SMALL TOWNS: Washington Island celebrates 21st century connection
WASHINGTON ISLAND, Wis. (WBAY) - Known for its natural beauty and splendor, Washington Island is also known as having some of the poorest internet service in the country.
But times on the island are changing.
This week in Small Towns, we discover what a new fiber optic cable means to the 700 folks who call the island home.
Separated by a four-and-a-half mile, and sometimes bumpy, ferry ride from the northern tip of Door County, those born and raised on Washington Island know all about being patient when it comes to the internet.
“As a family got our first computer, and this is my wife and I in 1992,” recalls Robert Cornell.
The problem back then, the internet service wasn’t worth a darn.
“There was dial-up service which was supposed to be 56K dial-up service, it was more like 12 to 16,” says Robert.
As manager of the Washington Island Electric Cooperative, Robert decided something had to be done.
In 2005, he organized a project to bring broadband internet through the power lines.
“The company that ran it was not well insured. There were tornadoes that went through one of their facilities down in Alabama, they ended up closing their doors. We kept the service running and then helped Frontier actually do a DSL project on Washington Island, which that has not really panned out particularly well either,” explains Robert.
Finally, in 2018, the island caught a break in the most unexpected way.
“A major disaster, which actually was declared a disaster by the governor,” says Robert.
The main power cable, running from the mainland under Death’s Door, failed, leaving the island without power for 12 days.
“Ice shoves pushed against this, flexed it, eventually one of these phases here, the insulation failed, got some water in it, and then it shorted out,” explains Robert.
Thanks to disaster aid which covered half the cost, the co-op installed a new $4 million, 5-mile-long submarine cable.
And this one had a fiber optic line.
“To say this was a black hole of internet would be an understatement, so when we found out there was a possibility of fiber coming over here that was really kind of mind-blowing,” says Nathan Drager, president of Quantum Technologies.
He’s overseeing the building of the new fiber optic network on the island.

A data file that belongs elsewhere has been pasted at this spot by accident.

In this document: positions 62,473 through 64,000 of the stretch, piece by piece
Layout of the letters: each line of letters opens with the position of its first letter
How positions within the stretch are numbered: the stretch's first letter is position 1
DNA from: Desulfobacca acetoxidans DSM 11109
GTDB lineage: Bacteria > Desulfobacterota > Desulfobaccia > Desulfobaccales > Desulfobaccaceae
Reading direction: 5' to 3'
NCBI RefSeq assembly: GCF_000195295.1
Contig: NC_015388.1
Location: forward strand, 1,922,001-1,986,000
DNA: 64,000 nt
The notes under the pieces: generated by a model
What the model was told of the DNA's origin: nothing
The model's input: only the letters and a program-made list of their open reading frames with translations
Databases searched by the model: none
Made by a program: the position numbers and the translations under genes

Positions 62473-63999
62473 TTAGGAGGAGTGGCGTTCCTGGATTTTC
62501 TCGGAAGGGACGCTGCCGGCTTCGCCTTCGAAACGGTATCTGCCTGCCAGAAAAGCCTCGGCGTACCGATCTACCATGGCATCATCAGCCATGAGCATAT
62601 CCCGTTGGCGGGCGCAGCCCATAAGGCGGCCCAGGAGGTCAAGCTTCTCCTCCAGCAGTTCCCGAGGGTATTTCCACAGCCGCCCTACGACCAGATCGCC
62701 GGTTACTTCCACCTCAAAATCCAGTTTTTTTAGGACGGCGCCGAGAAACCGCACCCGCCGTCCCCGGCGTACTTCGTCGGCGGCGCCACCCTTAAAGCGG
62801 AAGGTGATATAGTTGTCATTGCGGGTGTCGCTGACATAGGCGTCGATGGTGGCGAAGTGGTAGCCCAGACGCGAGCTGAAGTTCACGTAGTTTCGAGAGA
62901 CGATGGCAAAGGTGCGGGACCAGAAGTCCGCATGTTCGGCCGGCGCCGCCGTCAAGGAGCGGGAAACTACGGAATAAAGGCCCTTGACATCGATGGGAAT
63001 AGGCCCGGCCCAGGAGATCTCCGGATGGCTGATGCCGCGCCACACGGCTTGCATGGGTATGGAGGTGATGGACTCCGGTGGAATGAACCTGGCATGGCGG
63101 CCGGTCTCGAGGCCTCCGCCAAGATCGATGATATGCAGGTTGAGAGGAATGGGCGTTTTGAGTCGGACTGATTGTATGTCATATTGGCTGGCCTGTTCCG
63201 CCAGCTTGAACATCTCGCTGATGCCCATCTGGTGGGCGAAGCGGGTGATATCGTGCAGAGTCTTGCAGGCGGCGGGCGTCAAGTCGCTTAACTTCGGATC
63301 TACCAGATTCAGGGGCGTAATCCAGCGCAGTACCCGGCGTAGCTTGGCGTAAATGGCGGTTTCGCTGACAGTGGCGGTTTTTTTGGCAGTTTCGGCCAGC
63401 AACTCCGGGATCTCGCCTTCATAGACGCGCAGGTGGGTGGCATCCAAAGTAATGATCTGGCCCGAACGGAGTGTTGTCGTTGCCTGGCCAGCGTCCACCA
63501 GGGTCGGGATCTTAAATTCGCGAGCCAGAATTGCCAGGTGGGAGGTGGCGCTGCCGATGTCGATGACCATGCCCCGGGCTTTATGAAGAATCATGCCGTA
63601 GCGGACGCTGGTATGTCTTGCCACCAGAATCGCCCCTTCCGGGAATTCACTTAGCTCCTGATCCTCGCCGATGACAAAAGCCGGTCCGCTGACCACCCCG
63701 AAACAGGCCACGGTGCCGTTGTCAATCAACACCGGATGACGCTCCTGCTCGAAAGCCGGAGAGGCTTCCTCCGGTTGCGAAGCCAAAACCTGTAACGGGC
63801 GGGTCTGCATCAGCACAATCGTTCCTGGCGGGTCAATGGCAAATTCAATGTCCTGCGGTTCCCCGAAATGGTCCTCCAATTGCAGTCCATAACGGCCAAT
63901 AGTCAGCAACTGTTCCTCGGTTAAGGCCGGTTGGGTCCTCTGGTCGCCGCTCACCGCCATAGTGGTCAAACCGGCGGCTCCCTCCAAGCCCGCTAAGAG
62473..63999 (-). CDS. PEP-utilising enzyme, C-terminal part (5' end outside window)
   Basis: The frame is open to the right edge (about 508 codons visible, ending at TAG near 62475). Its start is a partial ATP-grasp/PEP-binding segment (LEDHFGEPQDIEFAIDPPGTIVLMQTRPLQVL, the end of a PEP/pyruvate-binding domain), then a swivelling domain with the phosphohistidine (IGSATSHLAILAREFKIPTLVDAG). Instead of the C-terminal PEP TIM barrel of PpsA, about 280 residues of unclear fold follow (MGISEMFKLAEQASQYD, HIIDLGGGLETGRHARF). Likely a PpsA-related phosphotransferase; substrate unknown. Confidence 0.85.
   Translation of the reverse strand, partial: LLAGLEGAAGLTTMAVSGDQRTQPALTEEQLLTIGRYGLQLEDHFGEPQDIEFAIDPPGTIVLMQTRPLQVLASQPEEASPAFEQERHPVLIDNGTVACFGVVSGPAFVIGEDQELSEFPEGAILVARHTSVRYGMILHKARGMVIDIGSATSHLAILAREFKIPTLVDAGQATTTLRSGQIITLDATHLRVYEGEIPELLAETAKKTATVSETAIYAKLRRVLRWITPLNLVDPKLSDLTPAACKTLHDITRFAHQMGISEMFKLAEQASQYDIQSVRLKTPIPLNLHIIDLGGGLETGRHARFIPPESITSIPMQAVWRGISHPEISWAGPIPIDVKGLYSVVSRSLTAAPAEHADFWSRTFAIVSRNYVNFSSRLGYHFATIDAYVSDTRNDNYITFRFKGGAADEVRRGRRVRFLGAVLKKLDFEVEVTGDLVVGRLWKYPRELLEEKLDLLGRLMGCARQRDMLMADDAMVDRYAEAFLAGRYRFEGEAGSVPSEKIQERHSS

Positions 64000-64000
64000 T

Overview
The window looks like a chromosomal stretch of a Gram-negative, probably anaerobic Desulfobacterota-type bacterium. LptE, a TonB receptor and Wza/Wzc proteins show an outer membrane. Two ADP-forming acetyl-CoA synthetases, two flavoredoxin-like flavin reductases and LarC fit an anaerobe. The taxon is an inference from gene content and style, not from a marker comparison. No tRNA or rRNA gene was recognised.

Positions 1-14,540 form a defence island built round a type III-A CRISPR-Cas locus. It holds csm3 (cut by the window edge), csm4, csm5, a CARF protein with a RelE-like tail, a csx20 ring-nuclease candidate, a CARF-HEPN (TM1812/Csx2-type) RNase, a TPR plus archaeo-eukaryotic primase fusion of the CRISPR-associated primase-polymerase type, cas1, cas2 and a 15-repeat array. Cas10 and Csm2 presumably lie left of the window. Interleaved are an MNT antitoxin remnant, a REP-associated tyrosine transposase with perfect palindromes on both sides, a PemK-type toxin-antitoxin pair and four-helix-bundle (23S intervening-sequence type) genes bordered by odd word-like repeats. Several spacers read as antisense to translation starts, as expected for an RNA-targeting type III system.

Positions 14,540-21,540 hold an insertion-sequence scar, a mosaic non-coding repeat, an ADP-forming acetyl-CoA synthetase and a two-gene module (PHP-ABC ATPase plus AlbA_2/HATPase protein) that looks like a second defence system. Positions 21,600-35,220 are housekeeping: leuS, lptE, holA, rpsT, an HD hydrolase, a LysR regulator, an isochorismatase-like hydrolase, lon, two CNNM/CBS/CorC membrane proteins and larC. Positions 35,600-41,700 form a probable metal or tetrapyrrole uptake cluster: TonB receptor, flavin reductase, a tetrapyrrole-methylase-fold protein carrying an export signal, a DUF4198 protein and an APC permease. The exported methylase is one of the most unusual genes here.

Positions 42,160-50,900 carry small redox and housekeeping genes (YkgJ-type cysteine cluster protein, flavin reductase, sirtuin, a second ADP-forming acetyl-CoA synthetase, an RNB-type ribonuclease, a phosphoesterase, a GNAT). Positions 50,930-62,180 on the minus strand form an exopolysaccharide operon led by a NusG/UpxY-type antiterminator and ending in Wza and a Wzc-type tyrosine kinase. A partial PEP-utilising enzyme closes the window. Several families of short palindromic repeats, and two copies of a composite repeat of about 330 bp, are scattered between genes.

“It’s been really exciting to see people’s reactions when they are able to do the things they’ve only dreamt of or heard of. Coolest project that our company has ever played a part in,” says Nathan.
“I would put it on an equivalent of getting electricity to be quite honest with you,” adds Robert.
In October, Washington Island School became the first to receive a high-speed connection.
What used to be an absolute headache for students -- “Unpredictable. I guess that’s the best way to explain it. Sometimes it was just kind of hard to get work done,” says freshman Rita Valentincic -- is now no longer a source of stress for students and teachers.
“Well it’s a 21st-century learning skill. Our kids need to know to have a job in the future. In this day and age, if you don’t know how to type, if you don’t know how to use basic word processing skills, create tables and write an email, respond to an email, if you don’t have access to that, a lot of jobs you would be out of luck,” says science teacher Miranda Dahlke.
Also now connected is the island’s Lutheran church.
“They used to download their church service, they record it and download it so people could watch it on YouTube. That would take them the better part of half a day if they could get it to complete. It took them ten minutes after we hooked them up,” explains Robert.
And Robert hopes as word spreads, the island will see more full-time residents.
“Roughly 250 occupied homes year-round, in the winter time, and we’re hoping this project turns that into 350 occupied homes so that there’s actually a restaurant open on Washington Island in the winter,” says Robert with a smile.
And every day or so, another fiber connection will only increase that likelihood.
“Patience wears thin when you start seeing your neighbors getting connected and other people getting lit up, so right now it really is a race to connect addresses as fast as possible,” says Nathan.
By the end of next year, more than 300 homes and businesses will be connected, with the entire island enjoying the fastest high-speed internet by 2027.
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